San Quirico d’Orcia is a pieve dedicated to Sts. Quiricus and Julietta, which originally dates from the 8th century, but was rebuilt in the 12th century. According to the tradition, Julietta and her three-year-old son Quiricus had fled to Tarsus. There they were identified as Christians, arrested and held by the governor of Tarsus. Quiricus allegedly scratched the governor’s face, after which the governor, furious, killed the boy by throwing him down the stairs. It is said that Julietta did not weep but celebrated instead her son’s crown of martyrdom. Even more furious, the governor ordered that Julietta should be beheaded.


Collegiate church of Sts. Quiricus and Julietta, photo courtesy  Sergio de Ferra

The cypress is the iconic tree of Tuscany. The famous cluster of San Quirico cypress trees is located on a small hill to the north-west of the city. These are two distinct groups of trees. The first group forms a small thicket of  rhomboid shape, while the second group of cypresses is located along a dirt road that leads to a complex private road, around which are arranged to form two distinct semicircles open towards the center of the dirt road.


Cypress trees of San Quirico d’Orcia, photo courtesy of

Sigeric the Serious: Via Francigena, Abricula (Le Briccole), Circa 990 AD

Submansio XI – Abricula

In the ancient italian village Le Briccole (defined Abricula by Sigerous and located near Castiglione d’Orcia). The name Abricula probably comes from the latin word apricum which means “sunny”. There, one could find a hospice dedicated to San Pellegrino, which depended in 990 on the monastery of San Pietro in Campo di Val d’Orcia.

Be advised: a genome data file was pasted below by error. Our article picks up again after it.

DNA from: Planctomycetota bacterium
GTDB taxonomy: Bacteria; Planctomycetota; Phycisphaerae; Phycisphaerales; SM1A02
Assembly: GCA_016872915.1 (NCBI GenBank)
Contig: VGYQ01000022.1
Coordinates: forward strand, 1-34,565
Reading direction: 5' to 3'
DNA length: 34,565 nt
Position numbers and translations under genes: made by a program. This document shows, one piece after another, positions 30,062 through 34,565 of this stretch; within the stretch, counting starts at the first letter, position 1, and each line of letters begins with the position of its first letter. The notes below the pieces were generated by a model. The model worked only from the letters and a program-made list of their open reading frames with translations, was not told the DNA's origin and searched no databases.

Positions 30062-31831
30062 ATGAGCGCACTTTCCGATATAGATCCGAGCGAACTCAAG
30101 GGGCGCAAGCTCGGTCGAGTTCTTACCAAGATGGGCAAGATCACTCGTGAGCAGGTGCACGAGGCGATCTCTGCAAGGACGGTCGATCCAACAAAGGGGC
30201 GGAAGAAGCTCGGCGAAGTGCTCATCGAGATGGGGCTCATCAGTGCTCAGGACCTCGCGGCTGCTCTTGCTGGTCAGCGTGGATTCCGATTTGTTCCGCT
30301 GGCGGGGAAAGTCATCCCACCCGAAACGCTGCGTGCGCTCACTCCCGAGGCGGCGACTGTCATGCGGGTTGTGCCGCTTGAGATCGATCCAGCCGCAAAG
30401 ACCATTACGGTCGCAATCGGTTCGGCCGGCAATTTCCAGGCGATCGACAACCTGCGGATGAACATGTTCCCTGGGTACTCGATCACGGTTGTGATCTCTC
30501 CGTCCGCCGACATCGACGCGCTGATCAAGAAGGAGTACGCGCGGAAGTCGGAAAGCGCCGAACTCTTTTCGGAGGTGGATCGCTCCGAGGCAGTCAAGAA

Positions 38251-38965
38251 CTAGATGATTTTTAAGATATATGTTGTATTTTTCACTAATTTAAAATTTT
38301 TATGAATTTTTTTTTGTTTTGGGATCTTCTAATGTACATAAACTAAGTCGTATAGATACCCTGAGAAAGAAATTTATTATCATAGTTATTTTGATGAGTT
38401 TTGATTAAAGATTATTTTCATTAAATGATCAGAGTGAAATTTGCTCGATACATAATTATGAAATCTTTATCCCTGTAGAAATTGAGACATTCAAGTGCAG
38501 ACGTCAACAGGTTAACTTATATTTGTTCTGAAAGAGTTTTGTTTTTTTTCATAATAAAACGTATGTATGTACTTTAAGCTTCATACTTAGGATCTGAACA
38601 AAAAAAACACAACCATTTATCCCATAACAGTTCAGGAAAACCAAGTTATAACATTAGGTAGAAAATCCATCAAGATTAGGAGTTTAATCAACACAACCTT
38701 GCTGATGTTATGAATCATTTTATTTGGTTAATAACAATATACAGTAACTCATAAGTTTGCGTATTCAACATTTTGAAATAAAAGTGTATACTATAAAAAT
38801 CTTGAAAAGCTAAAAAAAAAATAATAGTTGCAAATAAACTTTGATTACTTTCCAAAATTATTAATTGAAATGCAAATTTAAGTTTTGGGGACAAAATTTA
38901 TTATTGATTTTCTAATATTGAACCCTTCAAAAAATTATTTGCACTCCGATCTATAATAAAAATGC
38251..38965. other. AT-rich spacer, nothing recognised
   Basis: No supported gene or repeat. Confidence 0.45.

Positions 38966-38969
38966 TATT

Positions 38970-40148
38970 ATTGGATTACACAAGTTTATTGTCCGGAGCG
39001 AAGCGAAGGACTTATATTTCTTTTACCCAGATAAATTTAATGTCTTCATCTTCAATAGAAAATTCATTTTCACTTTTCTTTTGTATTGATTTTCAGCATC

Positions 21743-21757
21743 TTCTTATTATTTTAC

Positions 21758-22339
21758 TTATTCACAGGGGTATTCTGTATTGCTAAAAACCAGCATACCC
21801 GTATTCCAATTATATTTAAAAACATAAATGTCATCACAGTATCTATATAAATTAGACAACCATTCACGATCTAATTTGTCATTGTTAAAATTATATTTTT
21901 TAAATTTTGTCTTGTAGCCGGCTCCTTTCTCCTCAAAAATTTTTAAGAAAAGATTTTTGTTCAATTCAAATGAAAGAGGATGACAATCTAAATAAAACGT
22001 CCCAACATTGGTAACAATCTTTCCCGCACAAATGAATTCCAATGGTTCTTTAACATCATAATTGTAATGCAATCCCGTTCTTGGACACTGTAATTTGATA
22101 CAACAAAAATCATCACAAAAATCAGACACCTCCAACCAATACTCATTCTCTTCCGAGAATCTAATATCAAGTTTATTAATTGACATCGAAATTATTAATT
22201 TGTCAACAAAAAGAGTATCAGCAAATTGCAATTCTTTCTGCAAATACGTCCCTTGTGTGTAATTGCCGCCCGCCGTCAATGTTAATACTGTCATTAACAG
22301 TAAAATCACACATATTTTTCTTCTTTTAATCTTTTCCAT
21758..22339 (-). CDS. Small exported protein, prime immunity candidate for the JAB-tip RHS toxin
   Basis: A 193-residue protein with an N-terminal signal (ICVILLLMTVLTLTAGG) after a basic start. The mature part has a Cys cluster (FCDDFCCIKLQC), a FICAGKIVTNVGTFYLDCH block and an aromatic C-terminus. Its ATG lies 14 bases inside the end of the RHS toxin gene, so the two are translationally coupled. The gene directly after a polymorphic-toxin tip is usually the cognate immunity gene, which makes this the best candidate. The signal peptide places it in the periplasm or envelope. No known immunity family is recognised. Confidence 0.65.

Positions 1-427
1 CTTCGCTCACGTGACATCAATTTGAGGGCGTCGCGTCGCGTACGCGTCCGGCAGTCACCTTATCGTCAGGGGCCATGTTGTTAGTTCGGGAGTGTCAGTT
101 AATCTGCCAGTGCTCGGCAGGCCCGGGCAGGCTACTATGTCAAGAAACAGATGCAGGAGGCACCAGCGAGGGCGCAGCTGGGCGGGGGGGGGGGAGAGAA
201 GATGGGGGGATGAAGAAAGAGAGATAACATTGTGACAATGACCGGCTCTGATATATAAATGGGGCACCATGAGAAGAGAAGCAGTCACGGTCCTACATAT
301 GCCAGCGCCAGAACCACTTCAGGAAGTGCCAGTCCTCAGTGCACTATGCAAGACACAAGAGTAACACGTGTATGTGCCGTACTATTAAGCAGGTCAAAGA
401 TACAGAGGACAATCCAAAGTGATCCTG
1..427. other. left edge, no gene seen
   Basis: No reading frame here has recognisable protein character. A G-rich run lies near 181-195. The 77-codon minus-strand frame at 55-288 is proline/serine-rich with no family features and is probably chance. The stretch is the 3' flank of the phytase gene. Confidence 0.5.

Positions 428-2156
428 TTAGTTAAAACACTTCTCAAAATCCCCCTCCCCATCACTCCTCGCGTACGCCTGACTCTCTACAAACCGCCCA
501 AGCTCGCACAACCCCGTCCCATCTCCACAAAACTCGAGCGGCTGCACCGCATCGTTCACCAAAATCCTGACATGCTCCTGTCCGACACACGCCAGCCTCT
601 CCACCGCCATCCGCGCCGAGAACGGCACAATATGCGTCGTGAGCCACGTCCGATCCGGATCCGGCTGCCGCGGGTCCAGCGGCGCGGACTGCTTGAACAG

West of Castiglione d’Orcia, still exists a 13th century fortified farm surrounded by acres of vines and olive trees. The Castello di Ripa d’Orcia is known to produce extra virgin olive oil, which, because it is pressed mechanically without employing chemicals or excess heat, retains more true olive taste and more of the natural vitamins and minerals found in olive fruits. Also, fun fact: the average life of an olive tree is between 300 and 600 years. The oldest olive tree in the world (see below) is on the island of Crete and is supposedly 4,000 years old! (And still produces fruit!).oldest-olive-tree-in-the-world.jpg

The Val d’Orcia was inserted onto the UNESCO World Heritage list in 2004.


This scene from the movie Gladiator (Ridley Scott, 2000) was filmed in the Val d’Orcia in Tuscany